Happy Saint Patrick’s Day!
I’ve spent the weekend celebrating. First on Friday I re-connected with a cousin. Since then my mind has been on the past, the uncles and aunts, grandparents, and parents now deceased. All weekend long the pull to look back has been strong, and I have indulged myself, remembering the funny stories and not so funny ones too.
One of my uncles was particularly proud of our Irish heritage and he would drill me to remember my ancestry. “What are you?” he’d ask, and if I hesitated, he would tell me the correct answer, “You are Irish American, not American Irish.”
From him and other relatives I would learn about the prejudice and hardships the Irish faced when they came over to America. Sometimes when a group experiences prejudice, they will work to ensure others never experience it. And sometimes, they rise above prejudice but then inflict it on others.
I am behind on my New Yorkers so it was just last week that I read “The Largesse of the Sea Maiden” by Denis Johnson (from March 3 issue). The penultimate paragraph has stayed with me:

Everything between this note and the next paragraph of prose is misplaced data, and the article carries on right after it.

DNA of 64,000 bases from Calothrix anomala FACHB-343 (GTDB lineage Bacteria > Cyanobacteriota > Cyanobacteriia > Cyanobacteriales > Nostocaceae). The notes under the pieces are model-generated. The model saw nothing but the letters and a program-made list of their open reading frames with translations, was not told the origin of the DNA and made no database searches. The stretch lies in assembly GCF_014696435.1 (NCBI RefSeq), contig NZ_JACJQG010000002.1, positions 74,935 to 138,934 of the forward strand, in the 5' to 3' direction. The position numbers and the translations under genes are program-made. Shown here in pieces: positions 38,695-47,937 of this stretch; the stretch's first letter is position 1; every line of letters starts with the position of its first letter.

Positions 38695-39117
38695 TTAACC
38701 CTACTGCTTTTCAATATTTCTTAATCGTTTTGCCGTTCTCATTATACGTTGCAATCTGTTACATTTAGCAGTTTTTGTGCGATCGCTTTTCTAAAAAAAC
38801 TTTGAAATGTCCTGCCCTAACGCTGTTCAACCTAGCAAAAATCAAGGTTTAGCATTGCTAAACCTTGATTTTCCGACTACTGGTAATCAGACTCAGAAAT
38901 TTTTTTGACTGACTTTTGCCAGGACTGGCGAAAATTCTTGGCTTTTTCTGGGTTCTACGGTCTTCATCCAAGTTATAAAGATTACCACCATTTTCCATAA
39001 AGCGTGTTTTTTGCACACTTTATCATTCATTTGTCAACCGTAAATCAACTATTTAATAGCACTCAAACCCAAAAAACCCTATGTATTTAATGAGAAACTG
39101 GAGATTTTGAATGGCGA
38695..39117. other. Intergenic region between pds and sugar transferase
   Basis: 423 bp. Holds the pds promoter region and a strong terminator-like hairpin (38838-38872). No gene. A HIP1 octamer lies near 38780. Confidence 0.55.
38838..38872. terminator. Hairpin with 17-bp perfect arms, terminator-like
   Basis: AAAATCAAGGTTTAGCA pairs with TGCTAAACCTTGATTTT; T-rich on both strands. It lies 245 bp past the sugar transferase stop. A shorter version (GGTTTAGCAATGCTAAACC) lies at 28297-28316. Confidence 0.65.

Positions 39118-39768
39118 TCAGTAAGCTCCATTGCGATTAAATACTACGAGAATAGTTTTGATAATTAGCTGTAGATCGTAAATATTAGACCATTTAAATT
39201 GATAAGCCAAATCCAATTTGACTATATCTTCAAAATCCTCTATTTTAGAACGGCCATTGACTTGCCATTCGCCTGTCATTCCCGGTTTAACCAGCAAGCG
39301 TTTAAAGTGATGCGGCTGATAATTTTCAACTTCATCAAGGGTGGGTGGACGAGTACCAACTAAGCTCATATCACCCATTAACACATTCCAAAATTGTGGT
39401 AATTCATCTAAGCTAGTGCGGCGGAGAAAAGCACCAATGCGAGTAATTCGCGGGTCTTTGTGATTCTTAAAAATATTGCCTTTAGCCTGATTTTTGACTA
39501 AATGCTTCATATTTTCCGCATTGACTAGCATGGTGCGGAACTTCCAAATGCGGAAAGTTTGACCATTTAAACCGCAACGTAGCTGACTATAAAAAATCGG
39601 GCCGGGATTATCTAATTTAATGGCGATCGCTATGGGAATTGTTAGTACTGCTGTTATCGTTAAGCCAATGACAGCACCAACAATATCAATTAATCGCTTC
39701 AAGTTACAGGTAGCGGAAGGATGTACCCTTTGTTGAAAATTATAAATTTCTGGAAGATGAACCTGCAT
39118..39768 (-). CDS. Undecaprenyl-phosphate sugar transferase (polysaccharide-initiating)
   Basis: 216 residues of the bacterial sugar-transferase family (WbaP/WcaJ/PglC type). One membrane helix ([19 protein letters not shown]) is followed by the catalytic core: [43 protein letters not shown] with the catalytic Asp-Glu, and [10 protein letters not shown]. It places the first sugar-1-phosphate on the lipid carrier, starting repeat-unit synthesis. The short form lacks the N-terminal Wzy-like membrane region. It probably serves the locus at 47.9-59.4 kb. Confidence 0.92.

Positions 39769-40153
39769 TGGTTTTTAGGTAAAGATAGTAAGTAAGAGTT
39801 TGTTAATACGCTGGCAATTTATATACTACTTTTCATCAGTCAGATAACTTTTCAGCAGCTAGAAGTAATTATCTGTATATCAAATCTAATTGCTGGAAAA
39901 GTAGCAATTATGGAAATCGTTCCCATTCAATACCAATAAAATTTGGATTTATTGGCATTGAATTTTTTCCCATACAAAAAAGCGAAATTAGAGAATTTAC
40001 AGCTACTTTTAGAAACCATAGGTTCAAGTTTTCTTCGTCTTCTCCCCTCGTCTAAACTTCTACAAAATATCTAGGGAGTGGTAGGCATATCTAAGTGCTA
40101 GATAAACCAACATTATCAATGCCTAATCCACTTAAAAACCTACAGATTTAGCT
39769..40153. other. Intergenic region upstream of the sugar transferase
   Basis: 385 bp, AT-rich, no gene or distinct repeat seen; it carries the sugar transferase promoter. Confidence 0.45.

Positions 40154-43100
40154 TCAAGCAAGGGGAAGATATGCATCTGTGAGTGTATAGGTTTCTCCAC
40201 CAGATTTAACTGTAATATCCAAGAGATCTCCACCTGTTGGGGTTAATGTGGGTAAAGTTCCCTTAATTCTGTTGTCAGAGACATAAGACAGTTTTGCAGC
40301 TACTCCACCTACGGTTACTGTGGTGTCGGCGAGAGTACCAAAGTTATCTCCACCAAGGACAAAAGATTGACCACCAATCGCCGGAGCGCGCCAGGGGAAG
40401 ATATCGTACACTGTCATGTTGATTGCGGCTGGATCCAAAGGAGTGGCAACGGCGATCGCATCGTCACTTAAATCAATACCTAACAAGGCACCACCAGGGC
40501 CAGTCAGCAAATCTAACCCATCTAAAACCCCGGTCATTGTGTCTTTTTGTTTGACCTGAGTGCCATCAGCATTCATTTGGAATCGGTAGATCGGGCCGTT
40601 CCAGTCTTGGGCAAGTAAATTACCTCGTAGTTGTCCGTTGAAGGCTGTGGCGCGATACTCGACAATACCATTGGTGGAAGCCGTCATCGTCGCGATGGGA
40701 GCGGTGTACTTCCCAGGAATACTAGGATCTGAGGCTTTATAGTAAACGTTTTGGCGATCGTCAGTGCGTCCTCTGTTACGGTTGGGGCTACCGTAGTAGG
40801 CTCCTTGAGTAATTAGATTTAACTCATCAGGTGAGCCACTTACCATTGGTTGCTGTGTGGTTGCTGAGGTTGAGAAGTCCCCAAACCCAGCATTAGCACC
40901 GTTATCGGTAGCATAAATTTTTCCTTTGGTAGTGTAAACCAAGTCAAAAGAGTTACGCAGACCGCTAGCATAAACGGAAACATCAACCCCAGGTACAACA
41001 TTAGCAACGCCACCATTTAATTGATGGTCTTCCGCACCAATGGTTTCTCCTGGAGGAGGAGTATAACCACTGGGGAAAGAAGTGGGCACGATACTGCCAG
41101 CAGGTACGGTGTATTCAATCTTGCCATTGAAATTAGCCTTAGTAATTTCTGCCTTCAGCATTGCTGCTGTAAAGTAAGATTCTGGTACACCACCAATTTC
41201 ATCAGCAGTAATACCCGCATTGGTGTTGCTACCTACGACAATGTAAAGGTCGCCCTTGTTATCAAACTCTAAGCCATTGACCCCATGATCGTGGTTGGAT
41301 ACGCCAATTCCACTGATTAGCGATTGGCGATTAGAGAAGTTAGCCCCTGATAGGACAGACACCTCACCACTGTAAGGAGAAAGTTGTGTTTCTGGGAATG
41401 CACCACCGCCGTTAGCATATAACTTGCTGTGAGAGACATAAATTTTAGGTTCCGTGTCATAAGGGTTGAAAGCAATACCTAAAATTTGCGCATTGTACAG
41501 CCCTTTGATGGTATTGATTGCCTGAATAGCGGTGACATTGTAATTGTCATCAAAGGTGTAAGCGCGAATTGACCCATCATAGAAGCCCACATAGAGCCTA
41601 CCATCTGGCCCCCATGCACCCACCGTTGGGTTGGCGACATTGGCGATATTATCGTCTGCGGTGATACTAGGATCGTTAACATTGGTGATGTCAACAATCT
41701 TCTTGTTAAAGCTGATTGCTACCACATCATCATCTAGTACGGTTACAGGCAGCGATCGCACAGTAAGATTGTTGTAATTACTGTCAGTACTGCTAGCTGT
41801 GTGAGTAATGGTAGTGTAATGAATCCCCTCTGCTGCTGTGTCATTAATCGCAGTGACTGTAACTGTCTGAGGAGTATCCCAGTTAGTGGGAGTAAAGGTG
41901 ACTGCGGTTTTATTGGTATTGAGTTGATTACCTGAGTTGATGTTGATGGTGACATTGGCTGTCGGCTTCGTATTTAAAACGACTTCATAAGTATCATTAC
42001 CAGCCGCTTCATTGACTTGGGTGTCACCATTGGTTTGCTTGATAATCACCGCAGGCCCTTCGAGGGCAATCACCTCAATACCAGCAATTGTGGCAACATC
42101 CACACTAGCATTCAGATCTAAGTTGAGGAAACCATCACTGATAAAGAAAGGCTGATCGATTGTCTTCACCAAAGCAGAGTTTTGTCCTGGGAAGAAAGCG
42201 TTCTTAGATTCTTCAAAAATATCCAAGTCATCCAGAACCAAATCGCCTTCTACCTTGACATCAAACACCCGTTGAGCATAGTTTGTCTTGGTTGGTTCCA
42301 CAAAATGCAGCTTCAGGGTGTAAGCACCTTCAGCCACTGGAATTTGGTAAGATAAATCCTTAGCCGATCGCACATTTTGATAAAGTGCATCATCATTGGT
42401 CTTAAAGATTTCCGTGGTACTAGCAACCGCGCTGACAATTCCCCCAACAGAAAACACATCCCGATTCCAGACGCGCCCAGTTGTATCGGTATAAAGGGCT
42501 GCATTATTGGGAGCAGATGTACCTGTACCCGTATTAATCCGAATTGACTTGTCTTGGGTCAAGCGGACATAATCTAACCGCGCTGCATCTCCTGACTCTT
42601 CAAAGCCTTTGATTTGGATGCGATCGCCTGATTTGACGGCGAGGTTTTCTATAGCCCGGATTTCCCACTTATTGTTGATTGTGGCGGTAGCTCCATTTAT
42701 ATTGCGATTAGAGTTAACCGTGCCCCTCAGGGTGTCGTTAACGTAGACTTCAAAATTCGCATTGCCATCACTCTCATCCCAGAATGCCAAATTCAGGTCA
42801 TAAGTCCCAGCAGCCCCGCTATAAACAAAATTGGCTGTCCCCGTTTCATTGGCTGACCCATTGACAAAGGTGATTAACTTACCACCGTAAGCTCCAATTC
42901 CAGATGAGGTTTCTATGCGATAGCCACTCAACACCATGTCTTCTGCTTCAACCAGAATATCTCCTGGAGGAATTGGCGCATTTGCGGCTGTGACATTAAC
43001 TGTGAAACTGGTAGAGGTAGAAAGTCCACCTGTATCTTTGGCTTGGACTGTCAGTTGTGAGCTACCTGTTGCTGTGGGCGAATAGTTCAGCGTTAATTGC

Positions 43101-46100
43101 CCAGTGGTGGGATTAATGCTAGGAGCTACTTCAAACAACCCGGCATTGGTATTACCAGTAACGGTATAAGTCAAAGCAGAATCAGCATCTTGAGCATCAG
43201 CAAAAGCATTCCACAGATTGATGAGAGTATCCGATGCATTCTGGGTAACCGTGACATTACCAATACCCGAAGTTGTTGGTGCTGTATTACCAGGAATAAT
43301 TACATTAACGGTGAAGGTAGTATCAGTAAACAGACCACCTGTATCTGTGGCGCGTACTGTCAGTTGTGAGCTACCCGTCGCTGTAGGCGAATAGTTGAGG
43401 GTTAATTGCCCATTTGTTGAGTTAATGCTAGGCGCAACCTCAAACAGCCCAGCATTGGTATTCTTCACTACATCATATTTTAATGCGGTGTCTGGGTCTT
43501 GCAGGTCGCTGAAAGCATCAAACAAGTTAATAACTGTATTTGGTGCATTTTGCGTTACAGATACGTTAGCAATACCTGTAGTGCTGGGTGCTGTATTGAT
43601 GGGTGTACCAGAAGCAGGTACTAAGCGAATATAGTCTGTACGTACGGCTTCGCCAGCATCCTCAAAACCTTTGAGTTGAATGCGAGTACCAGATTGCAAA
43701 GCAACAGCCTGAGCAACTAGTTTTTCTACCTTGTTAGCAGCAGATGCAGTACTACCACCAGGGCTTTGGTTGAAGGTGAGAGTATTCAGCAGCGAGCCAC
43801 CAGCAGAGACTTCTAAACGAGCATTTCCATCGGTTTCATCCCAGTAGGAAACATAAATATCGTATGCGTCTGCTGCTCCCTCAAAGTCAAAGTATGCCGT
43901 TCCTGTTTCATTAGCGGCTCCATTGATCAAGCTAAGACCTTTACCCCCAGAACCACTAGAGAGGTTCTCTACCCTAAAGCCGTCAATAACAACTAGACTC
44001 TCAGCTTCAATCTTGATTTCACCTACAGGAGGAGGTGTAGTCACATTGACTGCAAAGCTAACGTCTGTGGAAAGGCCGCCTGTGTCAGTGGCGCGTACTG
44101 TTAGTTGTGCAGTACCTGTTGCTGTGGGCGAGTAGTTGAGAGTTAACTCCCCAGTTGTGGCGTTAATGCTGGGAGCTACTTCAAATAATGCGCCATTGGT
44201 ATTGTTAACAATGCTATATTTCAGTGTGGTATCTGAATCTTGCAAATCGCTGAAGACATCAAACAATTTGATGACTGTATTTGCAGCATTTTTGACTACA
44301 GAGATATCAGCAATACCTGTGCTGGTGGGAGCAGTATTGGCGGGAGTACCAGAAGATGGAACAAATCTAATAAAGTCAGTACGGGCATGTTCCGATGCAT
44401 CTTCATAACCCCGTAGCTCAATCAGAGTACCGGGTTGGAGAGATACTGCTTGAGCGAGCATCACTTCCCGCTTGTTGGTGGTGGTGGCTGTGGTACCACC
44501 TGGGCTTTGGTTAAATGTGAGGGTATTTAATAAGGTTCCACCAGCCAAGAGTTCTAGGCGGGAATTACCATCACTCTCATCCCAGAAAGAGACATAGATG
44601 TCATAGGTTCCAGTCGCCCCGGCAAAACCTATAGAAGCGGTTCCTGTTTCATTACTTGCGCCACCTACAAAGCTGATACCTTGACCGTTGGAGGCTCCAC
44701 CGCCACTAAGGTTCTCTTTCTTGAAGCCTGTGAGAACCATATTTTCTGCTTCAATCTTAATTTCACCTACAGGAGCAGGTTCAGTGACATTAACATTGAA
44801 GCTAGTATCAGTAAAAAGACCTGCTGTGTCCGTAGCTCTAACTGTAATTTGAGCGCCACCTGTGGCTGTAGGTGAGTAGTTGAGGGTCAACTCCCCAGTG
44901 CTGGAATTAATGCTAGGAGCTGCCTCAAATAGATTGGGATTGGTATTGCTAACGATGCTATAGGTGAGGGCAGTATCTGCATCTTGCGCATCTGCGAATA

“I note that I’ve lived longer in the past, now, than I can expect to live in the future. I have more to remember than I have to look forward to. Memory fades, not much of the past stays, and I wouldn’t mind forgetting a lot more of it.”
The holiday also got me to thinking about Irish writers I appreciate, and the short story writer who first captured my attention, Frank O’Connor. So I re-read some of his stories, and was haunted once again by the ending of “Guests of the Nation”
“It is so strange what you feel at such moments, and not be written afterwards. Noble says he felt he seen everything ten times as big, perceiving nothing around him but the little patch of black bog with the two Englishmen stiffening into it; but with me it was the other way, as though the patch of bog where the two Englishmen were was a thousand miles away from me, and even Noble mumbling just behind me and the old woman and the birds and the bloody stars were all far away, and I was somehow very small and very lonely. And anything that ever happened me after I never felt the same about again.”
I don’t know what the exact message of this post is except perhaps that the past always stays with us. Sometimes that is a consolation. And sometimes not.
Here’s hoping that when you reconcile with the past, you can make some good with it.
Peace, love, and solace